By Kathryn McLean
Did you know that May is the start of local strawberry season in Ontario? Some of us may look forward to fresh asparagus or rhubarb or even fiddleheads, but small, sweet, local strawberries are popular with nearly everyone!
And local seasonal berries are worth looking forward to. Whether you go berry picking with family or friends or seek out these fresh berries at the supermarket, you’ll notice the difference to the ones available year round.
Fresh local berries are quite small, deep red in colour and very sweet. They’re perfect on their own, but you can use them in so many other ways, too.
Consider purchasing Ontario strawberries this May and try them in one of these ways:
- Fresh strawberry milkshake (with vanilla ice cream to highlight the strawberry flavour)
- Wash, trim and slice the berries; add a squeeze of lemon or orange juice and toss to coat the fruit in the juice, creating the simplest of fruit salads
- Chop the berries into pieces and add them to pancake or muffin batter
- You can top toast with sliced berries, in place of jam
- Add strawberries to a tossed green salad with cucumber and nuts
- Slice the berries and serve them alongside (or for topping) pancakes, waffles, French toast, or a Dutch baby
- Serve fresh berries with whipped cream
Do you know how simple it is to prepare traditional strawberry shortcake? Traditional strawberry shortcake is not the same as the popular bakery versions with a strawberries-and-cream filling between two vanilla layered cakes.
Strawberry shortcake is simply a slice of light sponge cake, though vanilla cake or pound cake will do, topped with a large spoonful of freshly whipped cream, and topped with a generous serving of sliced fresh strawberries toppling over the sides.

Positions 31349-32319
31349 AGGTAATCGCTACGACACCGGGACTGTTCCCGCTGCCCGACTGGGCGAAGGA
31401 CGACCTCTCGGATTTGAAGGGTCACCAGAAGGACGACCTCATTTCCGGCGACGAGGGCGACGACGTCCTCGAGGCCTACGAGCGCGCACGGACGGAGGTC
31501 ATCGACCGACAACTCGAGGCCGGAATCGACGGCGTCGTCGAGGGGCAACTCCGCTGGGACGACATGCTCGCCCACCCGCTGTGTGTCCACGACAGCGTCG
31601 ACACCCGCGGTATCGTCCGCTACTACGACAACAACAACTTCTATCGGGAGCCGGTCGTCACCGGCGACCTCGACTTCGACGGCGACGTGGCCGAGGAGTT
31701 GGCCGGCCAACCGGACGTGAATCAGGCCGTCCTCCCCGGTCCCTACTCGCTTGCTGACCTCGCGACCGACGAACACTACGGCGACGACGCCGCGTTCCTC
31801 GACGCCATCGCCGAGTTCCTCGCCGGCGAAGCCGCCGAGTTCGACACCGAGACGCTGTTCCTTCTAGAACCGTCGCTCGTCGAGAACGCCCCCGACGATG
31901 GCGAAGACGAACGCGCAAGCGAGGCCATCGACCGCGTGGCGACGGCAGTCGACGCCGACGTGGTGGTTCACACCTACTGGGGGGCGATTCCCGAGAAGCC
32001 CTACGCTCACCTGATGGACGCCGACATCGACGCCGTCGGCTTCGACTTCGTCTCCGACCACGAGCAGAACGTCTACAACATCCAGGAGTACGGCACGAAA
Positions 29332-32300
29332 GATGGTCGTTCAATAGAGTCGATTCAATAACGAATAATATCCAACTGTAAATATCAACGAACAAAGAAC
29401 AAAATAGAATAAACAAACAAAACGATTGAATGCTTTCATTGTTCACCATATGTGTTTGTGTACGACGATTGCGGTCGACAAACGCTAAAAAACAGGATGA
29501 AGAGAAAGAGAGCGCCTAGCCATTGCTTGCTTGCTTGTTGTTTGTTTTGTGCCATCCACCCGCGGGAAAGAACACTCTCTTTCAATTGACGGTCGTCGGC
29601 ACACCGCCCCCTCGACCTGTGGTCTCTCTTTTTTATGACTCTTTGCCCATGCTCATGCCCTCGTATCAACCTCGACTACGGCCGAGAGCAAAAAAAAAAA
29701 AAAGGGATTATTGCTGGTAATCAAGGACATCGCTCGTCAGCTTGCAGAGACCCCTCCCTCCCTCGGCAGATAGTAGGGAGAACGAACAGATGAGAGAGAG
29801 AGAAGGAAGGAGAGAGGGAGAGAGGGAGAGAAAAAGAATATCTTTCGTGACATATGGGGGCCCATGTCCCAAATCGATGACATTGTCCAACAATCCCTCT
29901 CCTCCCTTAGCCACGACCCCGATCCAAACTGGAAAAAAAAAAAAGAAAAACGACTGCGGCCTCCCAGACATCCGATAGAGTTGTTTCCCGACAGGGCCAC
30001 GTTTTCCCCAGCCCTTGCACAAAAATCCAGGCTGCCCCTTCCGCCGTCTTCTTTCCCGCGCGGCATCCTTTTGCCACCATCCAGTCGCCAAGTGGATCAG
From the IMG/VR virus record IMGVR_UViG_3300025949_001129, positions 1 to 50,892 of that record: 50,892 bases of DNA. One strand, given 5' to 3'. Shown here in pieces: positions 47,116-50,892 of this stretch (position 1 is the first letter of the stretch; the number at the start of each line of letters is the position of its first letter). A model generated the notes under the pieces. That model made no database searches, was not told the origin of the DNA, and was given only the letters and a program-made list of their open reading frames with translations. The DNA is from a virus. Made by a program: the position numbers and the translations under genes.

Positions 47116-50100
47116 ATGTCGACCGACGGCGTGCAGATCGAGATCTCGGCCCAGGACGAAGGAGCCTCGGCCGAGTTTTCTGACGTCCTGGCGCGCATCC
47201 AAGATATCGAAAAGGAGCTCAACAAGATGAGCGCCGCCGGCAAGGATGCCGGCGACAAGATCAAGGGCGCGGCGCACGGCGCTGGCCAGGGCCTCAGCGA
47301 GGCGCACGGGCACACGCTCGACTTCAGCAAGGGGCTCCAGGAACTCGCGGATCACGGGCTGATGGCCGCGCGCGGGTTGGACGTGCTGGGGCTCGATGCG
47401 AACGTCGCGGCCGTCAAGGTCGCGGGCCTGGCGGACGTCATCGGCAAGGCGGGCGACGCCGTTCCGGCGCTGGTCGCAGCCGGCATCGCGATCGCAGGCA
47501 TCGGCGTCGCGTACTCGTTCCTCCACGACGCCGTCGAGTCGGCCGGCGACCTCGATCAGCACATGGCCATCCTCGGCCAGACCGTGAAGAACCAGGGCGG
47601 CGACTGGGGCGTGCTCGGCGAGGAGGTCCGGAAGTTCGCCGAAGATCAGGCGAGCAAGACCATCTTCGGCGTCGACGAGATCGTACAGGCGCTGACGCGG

And my final suggestion: simple jam.
Delicious, sweet strawberry jam
This recipe is perfect if you want to prepare a small jar of jam to eat within two weeks’ time.
However, this will not work for preserving numerous jars of jam because you would need special equipment and specific timing for boiling the filled and sealed jars to prevent bacteria from growing.
To make strawberry jam, measure just about equal amounts of strawberries and granulated sugar.
Use a single small basket or container of local berries, rinsed, and stems removed. Roughly chop the berries and measure them. You’ll probably have about 2 cups.
Tip the prepared berries into a pot. Then measure the equal amount of sugar. Because seasonal berries are naturally sweet, I suggest using a little less sugar. So if you have 2 cups of berries, try 1½ cups of sugar.
Add the sugar to the pot with berries, stir and put the pot on the stove over medium heat. The berries will start to break down and release their juices. The sugar will melt and combine with the juices in the pot.
Continue to stir every minute or so. Once everything is cooked down and the berries don’t hold their shape, let the mixture simmer for 5 minutes.
Begin checking the thickness: spoon a drop full of the saucy mixture on a dish, wait a few seconds and tip the dish. Does the jam stay in place nicely or run quickly? It should be fairly stationary; not solid but not too liquid-y.
Imagine if you spread the jam you just tested onto a piece of toast. Is that consistency what you’d want?
Continue cooking and checking or remove from the heat, depending on how thin the jam is. The longer it simmers, the thicker it will become.
Remove the pot from the heat and carefully transfer the jam to a jar with a tight-fitting lid or similar container with a tight top. Store the jam in the fridge.
Use fresh jam that hasn’t been properly canned within two weeks.
And savour those seasonal strawberries for as long as you can find them!